John Russo
Oakland City Attorney



John Russo was born and raised in Brooklyn, New York. His parents, a construction worker and a dressmaker, arrived in the United States from Europe five months before he was born. He graduated with honors in Economics and Political Science from Yale University and earned his law degree from New York University School of Law.

After a two-year stint as a Legal Aid attorney in St. Louis, Missouri, John moved to Oakland in 1987. For the next seven years he was deeply involved in the life of his new community. Among his many volunteer activities, he served as president of Friends of Oakland Parks and Recreation, Treasurer of the East Bay League of Conservation Voters, and pro bono attorney to many neighborhood associations and non-profits.

In June 1994, John was elected to the Oakland City Council, where he became the Council's leading advocate for fiscal accountability and government reform. In his six years on the Council, John implemented community policing, developed the first truly balanced budget in a generation, and authored Oakland's open government law called the "sunshine" ordinance.

In March 2000, John won the voters' nod as Oakland's first elected City Attorney and was re-elected in 2004. In 2002, John served as President of the League of California Cities spearheading initiatives to protect local tax revenues from state fiscal mismanagement and amend California's Constitution to ensure public access to government records and decision-making. His ability to work 'across the aisle' earned him a seat on the Board of the National League of Cities, an organization which represents more than 18,000 towns and cities, in December 2003.

In the fall of 2003, John received the California First Amendment Coalition's prestigious Beacon Award for his dynamic leadership in promoting public access to government and going "beyond the norm to assure government transparency." California Lawyer Magazine honored John as well by naming him California's Government/Public Policy "Lawyer of the Year".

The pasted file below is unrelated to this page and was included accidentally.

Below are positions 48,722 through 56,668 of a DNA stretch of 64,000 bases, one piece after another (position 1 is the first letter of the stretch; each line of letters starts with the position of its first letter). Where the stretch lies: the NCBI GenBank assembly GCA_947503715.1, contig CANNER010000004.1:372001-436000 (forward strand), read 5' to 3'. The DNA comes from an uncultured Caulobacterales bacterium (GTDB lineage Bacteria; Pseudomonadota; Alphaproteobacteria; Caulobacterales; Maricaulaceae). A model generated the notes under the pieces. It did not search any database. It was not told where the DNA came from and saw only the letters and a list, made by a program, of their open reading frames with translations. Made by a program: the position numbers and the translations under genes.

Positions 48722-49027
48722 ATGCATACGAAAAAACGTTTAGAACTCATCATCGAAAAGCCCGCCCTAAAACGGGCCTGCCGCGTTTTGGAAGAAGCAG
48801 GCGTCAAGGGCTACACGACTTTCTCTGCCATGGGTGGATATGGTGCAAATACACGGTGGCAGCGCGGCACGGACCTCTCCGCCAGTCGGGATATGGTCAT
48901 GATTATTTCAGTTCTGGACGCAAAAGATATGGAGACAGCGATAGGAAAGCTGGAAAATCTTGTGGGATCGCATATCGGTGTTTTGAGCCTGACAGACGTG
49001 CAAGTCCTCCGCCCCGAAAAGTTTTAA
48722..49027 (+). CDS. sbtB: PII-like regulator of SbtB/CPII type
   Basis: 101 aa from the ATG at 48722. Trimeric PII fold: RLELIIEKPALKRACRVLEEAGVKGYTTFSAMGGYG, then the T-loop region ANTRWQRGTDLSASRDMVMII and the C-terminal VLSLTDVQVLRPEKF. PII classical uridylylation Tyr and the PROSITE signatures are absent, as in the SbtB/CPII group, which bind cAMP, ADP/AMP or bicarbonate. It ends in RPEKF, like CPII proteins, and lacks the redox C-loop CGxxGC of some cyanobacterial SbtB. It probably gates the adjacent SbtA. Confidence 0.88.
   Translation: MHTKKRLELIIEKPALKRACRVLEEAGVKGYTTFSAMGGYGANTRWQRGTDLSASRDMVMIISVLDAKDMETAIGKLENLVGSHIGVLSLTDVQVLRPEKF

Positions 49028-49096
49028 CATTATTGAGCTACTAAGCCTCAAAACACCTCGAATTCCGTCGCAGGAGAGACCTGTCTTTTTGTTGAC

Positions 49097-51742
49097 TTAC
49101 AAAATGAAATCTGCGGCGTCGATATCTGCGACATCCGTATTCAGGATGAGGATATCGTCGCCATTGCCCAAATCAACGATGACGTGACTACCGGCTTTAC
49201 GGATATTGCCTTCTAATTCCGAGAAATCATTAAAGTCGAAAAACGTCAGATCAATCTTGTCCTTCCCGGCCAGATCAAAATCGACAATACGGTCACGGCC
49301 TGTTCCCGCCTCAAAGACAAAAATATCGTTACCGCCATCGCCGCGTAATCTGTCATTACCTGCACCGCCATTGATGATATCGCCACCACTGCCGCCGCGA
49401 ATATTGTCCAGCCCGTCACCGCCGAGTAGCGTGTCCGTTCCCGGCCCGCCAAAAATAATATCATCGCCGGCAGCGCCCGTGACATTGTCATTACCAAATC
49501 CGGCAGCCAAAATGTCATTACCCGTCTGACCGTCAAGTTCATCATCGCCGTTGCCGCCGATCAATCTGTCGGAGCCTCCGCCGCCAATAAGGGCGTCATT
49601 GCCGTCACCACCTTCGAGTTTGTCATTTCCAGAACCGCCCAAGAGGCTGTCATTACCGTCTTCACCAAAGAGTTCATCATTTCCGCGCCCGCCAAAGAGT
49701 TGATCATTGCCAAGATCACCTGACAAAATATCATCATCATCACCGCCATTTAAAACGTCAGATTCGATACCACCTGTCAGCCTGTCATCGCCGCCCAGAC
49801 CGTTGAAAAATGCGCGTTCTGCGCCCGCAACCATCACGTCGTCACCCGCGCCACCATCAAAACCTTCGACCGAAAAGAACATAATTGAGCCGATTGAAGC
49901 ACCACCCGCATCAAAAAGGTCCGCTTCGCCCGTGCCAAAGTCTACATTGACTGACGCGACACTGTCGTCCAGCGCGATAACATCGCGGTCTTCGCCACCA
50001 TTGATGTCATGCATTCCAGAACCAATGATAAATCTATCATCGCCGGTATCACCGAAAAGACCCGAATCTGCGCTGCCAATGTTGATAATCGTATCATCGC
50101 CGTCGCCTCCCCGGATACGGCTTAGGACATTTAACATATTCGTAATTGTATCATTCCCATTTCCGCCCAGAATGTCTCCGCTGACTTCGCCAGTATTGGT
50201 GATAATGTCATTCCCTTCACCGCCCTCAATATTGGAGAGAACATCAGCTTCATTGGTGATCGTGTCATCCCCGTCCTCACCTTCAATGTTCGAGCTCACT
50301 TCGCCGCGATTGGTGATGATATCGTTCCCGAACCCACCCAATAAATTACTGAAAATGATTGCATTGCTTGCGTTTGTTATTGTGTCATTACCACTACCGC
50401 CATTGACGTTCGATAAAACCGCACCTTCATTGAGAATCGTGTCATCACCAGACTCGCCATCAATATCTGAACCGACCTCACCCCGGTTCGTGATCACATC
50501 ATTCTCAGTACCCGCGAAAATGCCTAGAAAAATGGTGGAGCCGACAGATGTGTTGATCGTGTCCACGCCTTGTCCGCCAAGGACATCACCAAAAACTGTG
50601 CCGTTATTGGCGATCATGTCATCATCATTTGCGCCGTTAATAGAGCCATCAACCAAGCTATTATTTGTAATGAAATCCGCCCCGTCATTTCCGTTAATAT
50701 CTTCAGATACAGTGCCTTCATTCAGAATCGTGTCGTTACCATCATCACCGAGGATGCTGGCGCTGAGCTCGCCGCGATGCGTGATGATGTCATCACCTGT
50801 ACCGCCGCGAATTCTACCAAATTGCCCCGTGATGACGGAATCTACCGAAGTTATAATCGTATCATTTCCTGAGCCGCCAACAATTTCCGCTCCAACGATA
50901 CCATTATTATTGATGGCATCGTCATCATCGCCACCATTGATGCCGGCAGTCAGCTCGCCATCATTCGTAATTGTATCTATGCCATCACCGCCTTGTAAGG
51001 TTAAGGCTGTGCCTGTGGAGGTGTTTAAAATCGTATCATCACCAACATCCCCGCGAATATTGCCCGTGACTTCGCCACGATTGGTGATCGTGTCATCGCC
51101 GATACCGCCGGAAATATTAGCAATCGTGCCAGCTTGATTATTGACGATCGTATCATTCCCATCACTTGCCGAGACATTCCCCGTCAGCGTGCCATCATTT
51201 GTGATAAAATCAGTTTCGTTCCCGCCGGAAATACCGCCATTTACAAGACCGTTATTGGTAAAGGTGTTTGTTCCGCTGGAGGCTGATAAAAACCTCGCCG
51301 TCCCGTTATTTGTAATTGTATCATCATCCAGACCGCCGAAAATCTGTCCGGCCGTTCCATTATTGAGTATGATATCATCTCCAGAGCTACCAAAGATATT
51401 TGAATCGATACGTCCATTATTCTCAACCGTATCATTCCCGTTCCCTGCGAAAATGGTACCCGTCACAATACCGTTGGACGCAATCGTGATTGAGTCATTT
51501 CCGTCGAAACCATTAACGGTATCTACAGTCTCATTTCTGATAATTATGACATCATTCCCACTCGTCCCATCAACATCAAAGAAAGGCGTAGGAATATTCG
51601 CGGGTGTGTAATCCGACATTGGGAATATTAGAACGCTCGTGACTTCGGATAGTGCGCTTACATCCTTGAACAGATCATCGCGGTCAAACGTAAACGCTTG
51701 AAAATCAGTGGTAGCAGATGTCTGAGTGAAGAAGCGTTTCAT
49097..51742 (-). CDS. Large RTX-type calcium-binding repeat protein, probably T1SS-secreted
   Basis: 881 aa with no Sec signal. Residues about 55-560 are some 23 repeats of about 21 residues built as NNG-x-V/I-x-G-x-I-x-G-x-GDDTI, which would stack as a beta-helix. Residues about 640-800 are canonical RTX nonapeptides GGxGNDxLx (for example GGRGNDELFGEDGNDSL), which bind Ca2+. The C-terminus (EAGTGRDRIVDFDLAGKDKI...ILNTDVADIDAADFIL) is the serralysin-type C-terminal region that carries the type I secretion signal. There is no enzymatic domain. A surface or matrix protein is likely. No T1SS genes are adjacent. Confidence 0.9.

In 2004, the League of California Cities gave John the "Champion of Local Democracy" award for his work to strengthen democracy at the local level. In addition, the California Minority Counsel Program (CMCP) awarded the Office of the City Attorney the John Essex and Guy Rounsaville In-House Diversity Counsel Award for demonstrating superior commitment to diversity; it was the first time a public agency had received the honor in the thirteen-year history of the program.

In August 2005, John was voted a Northern California Super Lawyer by his peers and the independent research of the Law & Politics publication. His Neighborhood Law Corps program also topped 146 other cities as the Grand Prize Winner of the League of California Cities 2005 Helen Putnam Award for Excellence and won a national Award of Municipal Excellence from the National League of Cities in 2006.

John Russo accepts the mantle of leadership as Oakland's first elected City Attorney in a ceremony on the steps of City Hall on September 12, 2000. He is flanked by Major Jerry Brown and City Councilmembers.

John Russo receives the Award for Muncipal Excellence with Neighborhood Law Corps staff and National League of Cities Representatives in 2006